MADISON (WKOW) -- This weekend marks 40 years since the first clinically reported cases of AIDS.
The deadly disease has brought with it intense social stigma, as scientists have worked to understand it. But there's still no cure.
UW-Madison researchers are playing a role in finding a cure as they work to also study the COVID-19 pandemic.
Researchers Dave and Shelby O’Connor spent the last year understanding the virus that shut down the world. But for decades, the husband and wife have worked to understand another deadly virus.
"If HIV was a movie that took 40 years, COVID is a TikTok video where a lot of the same things are unfolding much more quickly," said Dave O'Connor.
They work in the AIDS Vaccine Research Lab at UW-Madison, which recently transformed to analyze the coronavirus.
"We got lucky in many ways with the SARS-CoV-2 virus and that the antibodies that are elicited by the mRNA vaccine approach worked really well against this virus," Shelby O'Connor told 27 News.
"That's not going to be the case for every virus, it's certainly not the case for HIV," Dave said.
Their research is helping to develop new HIV preventions, treatments and eventually a cure. But there are some highly effective preventions and treatments right now.
"If you have HIV and you smoke cigarettes, you're going to be more likely to die of lung cancer due to the cigarette smoking than you are to die of AIDS-related causes. The drugs are that good," Dave said.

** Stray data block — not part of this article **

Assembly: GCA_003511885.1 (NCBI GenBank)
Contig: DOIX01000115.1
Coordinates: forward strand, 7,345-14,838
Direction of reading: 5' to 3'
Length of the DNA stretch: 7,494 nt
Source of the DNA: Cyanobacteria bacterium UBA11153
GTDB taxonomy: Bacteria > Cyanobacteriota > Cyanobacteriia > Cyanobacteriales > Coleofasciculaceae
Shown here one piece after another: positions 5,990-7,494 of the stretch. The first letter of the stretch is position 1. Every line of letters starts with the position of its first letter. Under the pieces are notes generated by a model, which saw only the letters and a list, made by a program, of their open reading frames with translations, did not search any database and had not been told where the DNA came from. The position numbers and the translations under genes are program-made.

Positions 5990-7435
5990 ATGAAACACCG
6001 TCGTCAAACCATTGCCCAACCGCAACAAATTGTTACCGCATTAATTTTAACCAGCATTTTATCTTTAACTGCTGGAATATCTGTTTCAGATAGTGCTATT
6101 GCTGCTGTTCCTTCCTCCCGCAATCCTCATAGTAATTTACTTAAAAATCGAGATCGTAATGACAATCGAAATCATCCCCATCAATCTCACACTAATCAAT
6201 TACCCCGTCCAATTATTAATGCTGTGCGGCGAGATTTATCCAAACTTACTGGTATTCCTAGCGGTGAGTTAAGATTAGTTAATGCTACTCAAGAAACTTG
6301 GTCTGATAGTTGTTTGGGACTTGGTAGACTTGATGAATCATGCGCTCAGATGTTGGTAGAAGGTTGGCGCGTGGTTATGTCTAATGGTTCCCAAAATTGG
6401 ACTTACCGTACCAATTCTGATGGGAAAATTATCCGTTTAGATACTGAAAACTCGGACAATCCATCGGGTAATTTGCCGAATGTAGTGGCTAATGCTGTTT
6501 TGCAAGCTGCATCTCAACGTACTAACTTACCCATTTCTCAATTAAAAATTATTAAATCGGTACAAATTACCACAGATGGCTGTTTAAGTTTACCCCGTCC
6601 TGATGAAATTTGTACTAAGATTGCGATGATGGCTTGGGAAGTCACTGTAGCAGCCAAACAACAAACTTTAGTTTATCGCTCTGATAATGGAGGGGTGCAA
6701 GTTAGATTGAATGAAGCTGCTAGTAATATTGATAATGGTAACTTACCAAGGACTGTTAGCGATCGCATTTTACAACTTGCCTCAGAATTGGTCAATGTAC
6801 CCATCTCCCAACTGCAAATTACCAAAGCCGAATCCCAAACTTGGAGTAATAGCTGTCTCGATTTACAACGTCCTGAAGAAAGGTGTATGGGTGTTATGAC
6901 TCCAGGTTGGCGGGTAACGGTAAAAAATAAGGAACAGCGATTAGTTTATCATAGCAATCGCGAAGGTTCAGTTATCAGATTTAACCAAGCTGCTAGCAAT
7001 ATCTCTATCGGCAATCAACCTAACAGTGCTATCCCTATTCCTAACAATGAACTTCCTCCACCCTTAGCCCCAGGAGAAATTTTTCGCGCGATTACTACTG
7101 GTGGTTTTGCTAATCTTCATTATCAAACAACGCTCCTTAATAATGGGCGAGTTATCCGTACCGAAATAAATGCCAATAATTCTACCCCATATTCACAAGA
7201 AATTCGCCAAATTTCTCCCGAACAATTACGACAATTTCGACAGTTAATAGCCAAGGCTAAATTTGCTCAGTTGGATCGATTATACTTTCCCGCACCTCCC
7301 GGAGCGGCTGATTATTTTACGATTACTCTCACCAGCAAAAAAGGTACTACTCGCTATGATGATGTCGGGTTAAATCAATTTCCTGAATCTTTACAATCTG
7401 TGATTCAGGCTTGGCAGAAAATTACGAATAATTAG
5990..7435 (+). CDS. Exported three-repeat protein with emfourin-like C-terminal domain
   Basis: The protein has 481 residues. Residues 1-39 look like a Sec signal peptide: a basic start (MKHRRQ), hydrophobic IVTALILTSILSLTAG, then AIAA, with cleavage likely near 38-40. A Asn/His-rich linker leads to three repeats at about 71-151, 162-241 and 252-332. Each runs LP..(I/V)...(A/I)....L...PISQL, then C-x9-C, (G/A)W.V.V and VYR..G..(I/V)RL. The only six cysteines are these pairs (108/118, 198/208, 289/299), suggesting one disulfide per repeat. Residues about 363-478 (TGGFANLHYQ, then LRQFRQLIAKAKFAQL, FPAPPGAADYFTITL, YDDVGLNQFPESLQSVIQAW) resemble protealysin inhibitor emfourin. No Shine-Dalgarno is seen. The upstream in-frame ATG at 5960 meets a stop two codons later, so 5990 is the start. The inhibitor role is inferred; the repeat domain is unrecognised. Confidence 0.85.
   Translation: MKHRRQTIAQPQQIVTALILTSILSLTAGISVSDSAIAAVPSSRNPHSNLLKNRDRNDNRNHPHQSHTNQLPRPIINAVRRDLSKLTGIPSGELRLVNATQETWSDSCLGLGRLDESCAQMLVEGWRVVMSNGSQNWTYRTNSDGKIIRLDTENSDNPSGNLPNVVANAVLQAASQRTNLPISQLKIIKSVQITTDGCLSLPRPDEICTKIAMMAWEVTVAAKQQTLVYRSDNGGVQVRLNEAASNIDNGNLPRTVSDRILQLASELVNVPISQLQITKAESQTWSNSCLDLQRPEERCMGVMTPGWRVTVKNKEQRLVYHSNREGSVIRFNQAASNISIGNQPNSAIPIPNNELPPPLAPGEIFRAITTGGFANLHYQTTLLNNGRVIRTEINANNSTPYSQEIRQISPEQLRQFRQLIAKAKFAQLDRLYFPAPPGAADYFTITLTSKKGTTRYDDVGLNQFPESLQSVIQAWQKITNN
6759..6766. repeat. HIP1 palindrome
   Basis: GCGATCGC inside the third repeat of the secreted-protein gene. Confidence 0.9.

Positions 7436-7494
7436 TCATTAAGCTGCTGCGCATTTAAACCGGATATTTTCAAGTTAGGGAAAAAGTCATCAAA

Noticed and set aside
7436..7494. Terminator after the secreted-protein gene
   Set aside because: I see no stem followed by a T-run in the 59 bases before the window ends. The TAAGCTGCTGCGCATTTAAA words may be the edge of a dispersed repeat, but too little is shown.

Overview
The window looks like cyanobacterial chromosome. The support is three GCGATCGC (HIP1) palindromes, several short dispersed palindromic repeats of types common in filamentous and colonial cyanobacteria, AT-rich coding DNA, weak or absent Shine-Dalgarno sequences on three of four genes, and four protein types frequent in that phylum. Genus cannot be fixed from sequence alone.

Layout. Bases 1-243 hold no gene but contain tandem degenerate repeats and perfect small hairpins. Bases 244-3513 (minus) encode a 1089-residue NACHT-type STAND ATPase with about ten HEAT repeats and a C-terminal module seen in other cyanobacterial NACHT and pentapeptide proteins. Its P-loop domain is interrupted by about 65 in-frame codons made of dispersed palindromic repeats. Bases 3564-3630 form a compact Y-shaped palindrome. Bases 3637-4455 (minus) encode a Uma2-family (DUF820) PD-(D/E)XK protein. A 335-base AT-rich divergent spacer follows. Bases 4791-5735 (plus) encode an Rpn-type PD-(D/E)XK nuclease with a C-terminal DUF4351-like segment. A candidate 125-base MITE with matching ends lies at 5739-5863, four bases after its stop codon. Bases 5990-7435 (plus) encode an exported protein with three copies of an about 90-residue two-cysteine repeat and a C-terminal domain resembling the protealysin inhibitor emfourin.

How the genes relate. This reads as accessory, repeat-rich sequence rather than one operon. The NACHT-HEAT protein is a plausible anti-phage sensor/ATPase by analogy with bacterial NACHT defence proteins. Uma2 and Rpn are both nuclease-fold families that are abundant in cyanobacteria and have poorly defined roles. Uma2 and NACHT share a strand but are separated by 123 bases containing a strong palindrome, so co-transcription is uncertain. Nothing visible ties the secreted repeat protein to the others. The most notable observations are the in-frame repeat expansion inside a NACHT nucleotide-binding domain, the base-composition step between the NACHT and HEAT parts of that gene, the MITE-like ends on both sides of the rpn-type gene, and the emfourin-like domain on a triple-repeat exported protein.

Because of the pandemic though, people aren’t getting as many of those prescriptions filled and they aren’t getting tested as much, potentially setting back progress globally in the AIDS fight.
The O'Connors are hoping that changes and that each epidemic informs the other, that we overcome social challenges and inequalities with both HIV and COVID, and that there’s a renewed enthusiasm in public health.
"If we can reinvest in our public health systems, we will be prepared for dealing with HIV for the next 40 years, dealing with COVID for the next 40 years, and dealing with whatever else comes to bear in the next 40 years," Shelby said.
The O'Connors are hoping the US will send more coronavirus vaccines around the world in the next year to help end the pandemic.
They hope the same mistakes that killed millions in countries with few resources during the HIV epidemic won't be repeated.